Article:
Wondrous Strange
“Another question, then.”
    Bob waited.
    “That girl. The actress playing Titania.” He nodded in the direction of the dressing rooms where she’d gone. “She saw me just now.”
    “I noticed that.”
    Sonny was beginning to lose patience. “I was veiled and she saw me.”
    Bob tilted his head, his expression maddeningly inscrutable, and said, “How is that possible for a mortal?”
    “That is my question to you. How is it possible for a mortal to have seen through my veil?”
    “It isn’t.”
    “What are you saying?” Sonny’s wariness of the ancient, powerful boucca warred with his absolute need to know.
    “You ask a lot of questions.”
    Sonny took a deep breath. If he angered Bob, the boucca was likely to just vanish without another word. “Please. It is…important to me.”
    Bob cocked his head to one side, considering that. He seemed to shift and change in size and proportion ever so slightly as Sonny spoke to him. It was subtle, hard to notice unless you were only looking at him sideways—as if his appearance mirrored the slipperiness of what he said.
    “Do you know why Auberon shut the Gates, young SonnyFlannery?” the boucca asked.
    “Of course I do.” Sonny barely contained his frustration. “I’m a bloody Janus.”
    “You’re a Janus, certainly. And I’m sure you’re a fine one, at that,” Bob said, almost without sarcasm. He put up a hand to forestall any interruption. “And you’re a changeling—cradle-took from a mortal home to the Otherworld, just like the rest of your kind. But, un like the rest of them…I happen to know that you’re also the only Janus that Auberon handpicked to raise under his own roof, at the very center of the Unseelie Court, almost as if you were a son.”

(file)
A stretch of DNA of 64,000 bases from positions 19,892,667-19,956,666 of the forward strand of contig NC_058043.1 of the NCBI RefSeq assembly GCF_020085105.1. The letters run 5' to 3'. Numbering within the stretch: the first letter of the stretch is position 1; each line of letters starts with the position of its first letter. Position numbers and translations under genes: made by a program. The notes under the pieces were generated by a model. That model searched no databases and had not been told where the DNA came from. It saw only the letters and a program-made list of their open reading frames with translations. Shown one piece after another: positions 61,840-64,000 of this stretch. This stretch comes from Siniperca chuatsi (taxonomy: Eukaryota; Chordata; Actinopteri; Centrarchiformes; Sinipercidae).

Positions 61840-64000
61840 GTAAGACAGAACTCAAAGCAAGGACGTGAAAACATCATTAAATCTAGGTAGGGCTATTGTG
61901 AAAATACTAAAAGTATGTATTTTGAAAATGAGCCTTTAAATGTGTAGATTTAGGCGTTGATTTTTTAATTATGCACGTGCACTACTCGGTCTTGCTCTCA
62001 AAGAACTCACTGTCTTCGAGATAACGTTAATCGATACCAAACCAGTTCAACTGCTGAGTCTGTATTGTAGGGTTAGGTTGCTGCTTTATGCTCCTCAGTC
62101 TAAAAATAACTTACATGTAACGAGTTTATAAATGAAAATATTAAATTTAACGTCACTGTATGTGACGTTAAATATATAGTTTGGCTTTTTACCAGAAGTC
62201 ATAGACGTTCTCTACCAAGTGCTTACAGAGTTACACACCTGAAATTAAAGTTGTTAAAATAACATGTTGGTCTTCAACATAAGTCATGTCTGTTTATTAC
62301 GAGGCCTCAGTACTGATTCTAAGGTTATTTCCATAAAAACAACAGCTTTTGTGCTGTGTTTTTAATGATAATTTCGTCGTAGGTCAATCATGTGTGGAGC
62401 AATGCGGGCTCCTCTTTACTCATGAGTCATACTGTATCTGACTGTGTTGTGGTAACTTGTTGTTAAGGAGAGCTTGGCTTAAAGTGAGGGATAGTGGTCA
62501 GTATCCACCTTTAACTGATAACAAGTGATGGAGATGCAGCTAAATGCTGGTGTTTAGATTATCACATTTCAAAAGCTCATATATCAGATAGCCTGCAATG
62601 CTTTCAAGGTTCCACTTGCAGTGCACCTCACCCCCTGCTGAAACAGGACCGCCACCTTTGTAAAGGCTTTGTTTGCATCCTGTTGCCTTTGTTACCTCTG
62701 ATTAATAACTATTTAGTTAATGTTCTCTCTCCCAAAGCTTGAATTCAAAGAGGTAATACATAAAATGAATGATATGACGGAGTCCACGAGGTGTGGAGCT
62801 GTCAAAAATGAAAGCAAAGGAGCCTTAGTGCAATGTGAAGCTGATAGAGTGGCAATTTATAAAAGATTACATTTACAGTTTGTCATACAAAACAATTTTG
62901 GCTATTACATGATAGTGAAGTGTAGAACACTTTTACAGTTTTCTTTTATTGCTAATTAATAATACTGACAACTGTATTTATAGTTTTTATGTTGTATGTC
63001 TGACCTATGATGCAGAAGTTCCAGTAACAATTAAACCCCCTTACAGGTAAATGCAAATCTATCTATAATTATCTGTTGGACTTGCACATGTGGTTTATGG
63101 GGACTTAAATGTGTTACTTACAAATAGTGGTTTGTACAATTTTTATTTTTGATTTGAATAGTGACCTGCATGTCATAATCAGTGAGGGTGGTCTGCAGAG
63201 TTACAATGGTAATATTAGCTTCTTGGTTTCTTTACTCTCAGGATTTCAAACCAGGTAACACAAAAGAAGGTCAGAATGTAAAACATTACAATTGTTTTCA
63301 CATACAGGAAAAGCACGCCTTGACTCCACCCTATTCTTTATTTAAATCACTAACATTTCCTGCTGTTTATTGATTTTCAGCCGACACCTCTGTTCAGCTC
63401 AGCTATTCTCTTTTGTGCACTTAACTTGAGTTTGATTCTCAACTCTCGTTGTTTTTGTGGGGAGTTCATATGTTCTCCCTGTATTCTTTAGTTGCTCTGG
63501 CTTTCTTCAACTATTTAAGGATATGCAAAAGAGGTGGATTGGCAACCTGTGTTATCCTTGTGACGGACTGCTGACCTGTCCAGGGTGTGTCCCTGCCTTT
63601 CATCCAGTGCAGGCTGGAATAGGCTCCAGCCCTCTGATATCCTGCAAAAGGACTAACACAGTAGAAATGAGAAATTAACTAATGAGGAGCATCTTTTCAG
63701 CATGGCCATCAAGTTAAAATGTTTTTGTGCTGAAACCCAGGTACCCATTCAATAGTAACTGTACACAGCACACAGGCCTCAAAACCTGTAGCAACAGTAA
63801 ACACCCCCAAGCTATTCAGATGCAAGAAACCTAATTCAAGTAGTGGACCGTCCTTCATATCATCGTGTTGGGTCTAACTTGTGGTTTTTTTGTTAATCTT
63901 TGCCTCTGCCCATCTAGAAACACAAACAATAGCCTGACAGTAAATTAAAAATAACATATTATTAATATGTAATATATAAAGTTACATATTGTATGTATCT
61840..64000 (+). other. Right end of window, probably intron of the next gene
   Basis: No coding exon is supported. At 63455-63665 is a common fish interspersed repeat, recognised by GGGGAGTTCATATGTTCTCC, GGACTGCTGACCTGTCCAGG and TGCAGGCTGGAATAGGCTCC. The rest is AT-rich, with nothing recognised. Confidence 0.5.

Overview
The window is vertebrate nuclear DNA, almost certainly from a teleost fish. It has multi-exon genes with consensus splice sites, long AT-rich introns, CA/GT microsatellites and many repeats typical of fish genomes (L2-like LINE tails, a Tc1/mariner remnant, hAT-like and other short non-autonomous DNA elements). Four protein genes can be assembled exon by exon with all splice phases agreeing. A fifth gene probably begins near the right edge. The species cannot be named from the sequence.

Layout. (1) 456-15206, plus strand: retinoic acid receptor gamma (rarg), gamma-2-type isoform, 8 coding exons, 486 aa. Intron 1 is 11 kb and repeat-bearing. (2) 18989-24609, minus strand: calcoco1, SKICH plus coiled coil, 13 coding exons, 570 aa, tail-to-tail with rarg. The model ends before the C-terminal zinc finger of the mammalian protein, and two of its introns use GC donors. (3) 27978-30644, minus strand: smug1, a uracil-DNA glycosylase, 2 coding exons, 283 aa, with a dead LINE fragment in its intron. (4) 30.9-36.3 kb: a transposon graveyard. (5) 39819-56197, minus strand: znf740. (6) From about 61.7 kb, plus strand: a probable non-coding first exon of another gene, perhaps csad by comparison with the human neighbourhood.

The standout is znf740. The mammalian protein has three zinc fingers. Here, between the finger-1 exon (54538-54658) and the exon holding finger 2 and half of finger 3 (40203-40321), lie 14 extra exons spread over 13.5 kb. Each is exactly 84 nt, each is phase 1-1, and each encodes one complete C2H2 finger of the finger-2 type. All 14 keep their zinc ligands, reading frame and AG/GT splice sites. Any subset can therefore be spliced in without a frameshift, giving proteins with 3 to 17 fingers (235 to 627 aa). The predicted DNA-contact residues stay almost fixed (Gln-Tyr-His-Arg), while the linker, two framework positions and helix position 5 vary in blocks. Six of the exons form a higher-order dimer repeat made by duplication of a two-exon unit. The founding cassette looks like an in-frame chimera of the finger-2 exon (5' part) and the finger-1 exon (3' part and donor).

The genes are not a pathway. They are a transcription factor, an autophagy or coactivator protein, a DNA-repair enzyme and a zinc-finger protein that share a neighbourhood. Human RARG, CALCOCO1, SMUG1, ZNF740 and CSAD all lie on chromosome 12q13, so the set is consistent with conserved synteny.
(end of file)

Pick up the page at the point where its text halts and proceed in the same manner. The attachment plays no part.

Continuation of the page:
“Do you have a point to make?”
    “Aye. I do.” Bob nodded slowly, returning Sonny’s steady gaze. “But not about you. About him .”
    Sonny knew well how Auberon was regarded by the majority of changelings and also by a good portion of the Faerie Folk: with suspicion and with fear.
    But the king had treated Sonny like family and, despite an arrogance that could border on casual cruelty, he had never given the young mortal a reason not to trust him. If Sonny was to be honest, Auberon had his loyalty and respect.
    “What tale did the mighty Auberon spin by the fire for his panting Janus pup about the closing of the Gates?” Bob asked, his voice thick with mockery.
    Sonny glared at him. “He closed the Gates to protect us.”
    “Which ‘us,’ little changeling boy?” Bob cocked his head,his tone quizzical. “The mortal us or the Faerie us?”
    “Both. He did it to protect both worlds—each from the other.”
    “What you call ‘protection,’ a goodly portion of the Fair Folk call ‘imprisonment.’ What else did good king Auberon tell you? What dire threat from the mortal world was our benevolent lord and master keeping his loyal subjects safe and sound from?”
    Sonny frowned. He failed to see what this had to do with him or the kelpie or the girl or anything he actually wanted to learn from the boucca. But he obviously had no choice but to play along with Bob’s game of questions. “He told me that, around the turn of the last century, as the mortal world measures time, a human woman found a way through one of the Gates to the Otherworld. And that she stole a Faerie child right from out of the cradle and escaped back to the mortal realm. So the king closed the Gates to keep it from happening again.”
    “And there’s thundering great hypocrisy for you!” Bob did a little jig and swung himself effortlessly up onto the landing of a set of escape stairs. His eyes glowed fiercely. “Putting aside for the moment the fact that stealing children in the other direction was—up until that time—a sort of national pastime for the Fair Folk…don’t you think that whole story is a bit odd? Pretty drastic measures for one wee bairn gone missing, wouldn’t you say?”
    “It wasn’t

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